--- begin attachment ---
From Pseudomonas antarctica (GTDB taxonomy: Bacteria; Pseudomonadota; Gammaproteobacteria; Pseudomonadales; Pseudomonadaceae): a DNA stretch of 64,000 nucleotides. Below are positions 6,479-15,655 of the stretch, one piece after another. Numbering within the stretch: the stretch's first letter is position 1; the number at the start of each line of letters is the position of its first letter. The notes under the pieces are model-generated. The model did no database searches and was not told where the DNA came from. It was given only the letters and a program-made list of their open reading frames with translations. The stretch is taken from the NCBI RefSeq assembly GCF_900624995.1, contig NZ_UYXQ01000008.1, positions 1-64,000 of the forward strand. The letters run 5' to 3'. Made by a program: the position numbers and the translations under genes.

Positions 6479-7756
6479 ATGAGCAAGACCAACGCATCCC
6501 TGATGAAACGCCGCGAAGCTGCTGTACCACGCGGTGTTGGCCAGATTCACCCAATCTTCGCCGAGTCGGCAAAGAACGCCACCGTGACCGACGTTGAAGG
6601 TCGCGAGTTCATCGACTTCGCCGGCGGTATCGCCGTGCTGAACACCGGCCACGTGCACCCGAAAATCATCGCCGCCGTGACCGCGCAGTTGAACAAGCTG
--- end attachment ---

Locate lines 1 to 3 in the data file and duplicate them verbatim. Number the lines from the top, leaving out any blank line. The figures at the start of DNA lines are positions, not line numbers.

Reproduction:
From Pseudomonas antarctica (GTDB taxonomy: Bacteria; Pseudomonadota; Gammaproteobacteria; Pseudomonadales; Pseudomonadaceae): a DNA stretch of 64,000 nucleotides. Below are positions 6,479-15,655 of the stretch, one piece after another. Numbering within the stretch: the stretch's first letter is position 1; the number at the start of each line of letters is the position of its first letter. The notes under the pieces are model-generated. The model did no database searches and was not told where the DNA came from. It was given only the letters and a program-made list of their open reading frames with translations. The stretch is taken from the NCBI RefSeq assembly GCF_900624995.1, contig NZ_UYXQ01000008.1, positions 1-64,000 of the forward strand. The letters run 5' to 3'. Made by a program: the position numbers and the translations under genes.

Positions 6479-7756
6479 ATGAGCAAGACCAACGCATCCC